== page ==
https://www.wnd.com/2020/11/d-c-sued-censoring-messages-streets/

“Black Lives Matter” Painted on street leading to the White House

The city of Washington, D.C., and Mayor Muriel Bowser have been sued for arresting two students for chalking pro-life messages on a sidewalk while allowing left-wing political messages to be painted on streets.

The case has been filed in U.S. District Court in Washington by the Frederick Douglass Foundation, Students for Life of America and several individuals.

It argues the city allowed the writing of political messages on city streets in huge letters of yellow paint declaring “Black Lives Matter” and “Defund the police.”

The pro-life activists wanted to write “Black pre-born lives matter” on the street in chalk but were threatened by police officers even after they obtained a permit to assemble.

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The case is being handled by the Alliance Defending Freedom.

“The government can’t discriminate against certain viewpoints by allowing some voices to be heard while silencing others,” said lawyer Elissa Graves. “Because of the city’s actions, Frederick Douglass Foundation and Students for Life of America weren’t able to participate in the public square as other groups have. The First Amendment prohibits the government from picking and choosing whose speech to allow.”

Students for Life had obtained a permit for a rally.

It was a Metropolitan Police Department official who gave verbal permission to chalk their message.

Is D.C. discriminating in what messages it allows on streets?

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“Based on that, the two groups gathered at approximately 6 a.m. on Aug. 1; however, several law enforcement officers waiting for them informed them that, if they used paint or even washable sidewalk chalk on either the street or the public sidewalk, they would be arrested. Despite this warning, two students began to chalk ‘Black Pre-Born Lives Matter’ on the public sidewalk and were immediately arrested,” the legal team said.

“The city shouldn’t be able to silence and punish us for expressing ideas that it doesn’t agree with,” said Frederick Douglass Foundation Virginia Chapter President J.R. Gurley. “Government officials can’t discriminate against peaceful displays on the basis of our beliefs about abortion when they have allowed other groups the same avenues to express their beliefs. If the mayor allows other messages to be painted and chalked, we should be able to express our views in the same manner without fear of unjust government punishment.”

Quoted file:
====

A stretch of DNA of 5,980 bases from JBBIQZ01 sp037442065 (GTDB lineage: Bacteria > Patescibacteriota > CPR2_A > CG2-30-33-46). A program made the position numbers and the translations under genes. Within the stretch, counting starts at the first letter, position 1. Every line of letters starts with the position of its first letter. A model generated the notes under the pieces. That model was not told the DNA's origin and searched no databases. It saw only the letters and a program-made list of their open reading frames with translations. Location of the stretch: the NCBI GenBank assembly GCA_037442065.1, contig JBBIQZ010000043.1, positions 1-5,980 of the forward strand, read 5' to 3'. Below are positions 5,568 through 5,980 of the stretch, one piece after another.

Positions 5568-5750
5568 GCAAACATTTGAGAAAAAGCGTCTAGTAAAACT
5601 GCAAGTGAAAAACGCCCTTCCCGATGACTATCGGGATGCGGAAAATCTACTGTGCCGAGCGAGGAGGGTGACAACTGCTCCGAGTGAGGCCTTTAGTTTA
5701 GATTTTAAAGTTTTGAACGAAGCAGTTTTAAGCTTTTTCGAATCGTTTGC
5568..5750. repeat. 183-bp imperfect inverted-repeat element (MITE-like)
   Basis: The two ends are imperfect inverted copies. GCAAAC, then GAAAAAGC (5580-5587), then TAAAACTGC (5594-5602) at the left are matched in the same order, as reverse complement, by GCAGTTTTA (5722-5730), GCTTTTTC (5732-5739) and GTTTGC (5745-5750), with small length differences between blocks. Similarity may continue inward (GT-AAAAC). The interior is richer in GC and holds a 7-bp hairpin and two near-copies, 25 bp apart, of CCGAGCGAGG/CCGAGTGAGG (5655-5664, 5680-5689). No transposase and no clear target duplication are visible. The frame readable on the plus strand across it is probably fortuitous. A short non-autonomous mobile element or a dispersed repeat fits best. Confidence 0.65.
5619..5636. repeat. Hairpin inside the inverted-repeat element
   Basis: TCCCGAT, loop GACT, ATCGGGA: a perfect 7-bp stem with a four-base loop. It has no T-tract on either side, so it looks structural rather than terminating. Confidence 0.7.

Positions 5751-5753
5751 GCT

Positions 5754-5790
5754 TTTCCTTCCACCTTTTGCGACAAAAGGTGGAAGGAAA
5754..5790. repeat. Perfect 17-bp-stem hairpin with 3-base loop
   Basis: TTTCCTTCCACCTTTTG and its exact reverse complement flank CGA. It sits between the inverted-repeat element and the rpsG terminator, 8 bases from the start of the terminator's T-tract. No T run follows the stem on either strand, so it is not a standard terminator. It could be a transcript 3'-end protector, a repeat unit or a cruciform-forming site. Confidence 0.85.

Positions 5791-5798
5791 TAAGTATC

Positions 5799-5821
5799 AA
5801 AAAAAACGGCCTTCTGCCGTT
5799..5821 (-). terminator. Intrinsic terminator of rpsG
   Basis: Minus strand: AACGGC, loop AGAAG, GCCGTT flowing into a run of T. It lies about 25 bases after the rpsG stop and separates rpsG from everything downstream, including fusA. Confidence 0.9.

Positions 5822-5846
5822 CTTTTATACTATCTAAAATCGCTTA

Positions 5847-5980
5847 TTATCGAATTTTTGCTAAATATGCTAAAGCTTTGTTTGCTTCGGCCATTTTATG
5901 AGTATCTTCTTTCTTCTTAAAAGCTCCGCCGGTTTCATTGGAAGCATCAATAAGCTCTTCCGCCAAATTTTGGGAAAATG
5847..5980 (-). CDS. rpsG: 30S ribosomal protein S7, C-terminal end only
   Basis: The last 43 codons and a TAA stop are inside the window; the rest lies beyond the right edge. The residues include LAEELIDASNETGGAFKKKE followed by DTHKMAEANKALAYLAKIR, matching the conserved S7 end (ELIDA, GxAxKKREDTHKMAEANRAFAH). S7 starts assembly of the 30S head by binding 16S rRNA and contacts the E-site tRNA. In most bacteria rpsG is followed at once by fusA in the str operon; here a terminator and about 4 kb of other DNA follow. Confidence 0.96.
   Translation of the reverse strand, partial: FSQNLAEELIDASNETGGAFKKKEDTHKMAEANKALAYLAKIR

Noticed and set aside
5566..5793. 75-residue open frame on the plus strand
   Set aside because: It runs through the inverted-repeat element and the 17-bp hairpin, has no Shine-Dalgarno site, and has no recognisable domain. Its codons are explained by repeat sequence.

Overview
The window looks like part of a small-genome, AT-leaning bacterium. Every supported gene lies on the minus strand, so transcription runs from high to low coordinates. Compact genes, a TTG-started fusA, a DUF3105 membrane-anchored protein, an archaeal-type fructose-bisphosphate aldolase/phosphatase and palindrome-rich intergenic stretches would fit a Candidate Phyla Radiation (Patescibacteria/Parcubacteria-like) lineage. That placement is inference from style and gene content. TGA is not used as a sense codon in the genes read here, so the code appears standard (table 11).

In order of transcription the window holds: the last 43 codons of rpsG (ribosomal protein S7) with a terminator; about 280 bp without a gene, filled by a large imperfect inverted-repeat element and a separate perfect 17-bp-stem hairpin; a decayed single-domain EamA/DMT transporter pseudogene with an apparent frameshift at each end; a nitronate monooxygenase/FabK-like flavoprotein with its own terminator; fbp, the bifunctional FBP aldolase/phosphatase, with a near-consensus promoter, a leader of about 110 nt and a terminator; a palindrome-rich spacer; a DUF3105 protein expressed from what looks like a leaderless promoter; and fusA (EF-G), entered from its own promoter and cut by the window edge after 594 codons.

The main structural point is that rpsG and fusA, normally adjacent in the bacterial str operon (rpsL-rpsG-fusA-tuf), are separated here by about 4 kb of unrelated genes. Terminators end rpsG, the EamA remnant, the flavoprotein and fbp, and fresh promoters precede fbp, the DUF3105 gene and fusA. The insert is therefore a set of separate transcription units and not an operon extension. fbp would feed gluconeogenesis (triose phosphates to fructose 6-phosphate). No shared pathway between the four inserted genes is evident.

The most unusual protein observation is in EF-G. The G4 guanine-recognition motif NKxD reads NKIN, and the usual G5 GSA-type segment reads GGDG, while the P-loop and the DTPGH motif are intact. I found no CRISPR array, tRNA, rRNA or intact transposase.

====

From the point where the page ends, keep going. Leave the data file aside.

Kristan Hawkins, the president of Students for Life, said: “We are seeing incredible opposition to the pro-life speech of our students as they speak for the most marginalized and defenseless among us. The Constitution guarantees the right to peacefully express our views in the public square. If there is disagreement over contentious issues, the answer is always more speech, not censorship, fines, or jail time.”

The complaint stated that the plaintiffs “were prohibited from communicating their message, even though other messages are no permanently emblazoned along the streets of the district in a nearly identical format.”

“The only difference between the plaintiffs’ desired mural and the other permitted – and permanent – murals is the content of the message.”

The city, therefore, used its laws to “silence disfavored speech,” the filing said.

“It is axiomatic that the government cannot choose which message succeed and which are censored in our divrse society,” it continues. “As the Supreme Court has emphatically held, ‘the people lose when the government is the one deciding which ideas should prevail.'”

“The defendants’ actions are blatant viewpoint discrimination, which the United States Constitution does not tolerate,” the complaint said.

The filing points out that the city has a law against “the defacement” of public property, which bans any effort “to write, mark, or print obscene or indecent figures” or to mark “any property, public or private, building, statue, monument, office, public passenger vehicle, mass transit equipment or facility, dwelling or structure of any kind.”

Although neither of the original protest signs were given permits, there was “no punishment.”

The case alleges multiple violations of the First Amendment and seeks a declaration that the existing defacement ordinance is unconstitutional as it applies because it is applied unequally. It also seeks injunctions for future events, an award of actual and nominal damages.

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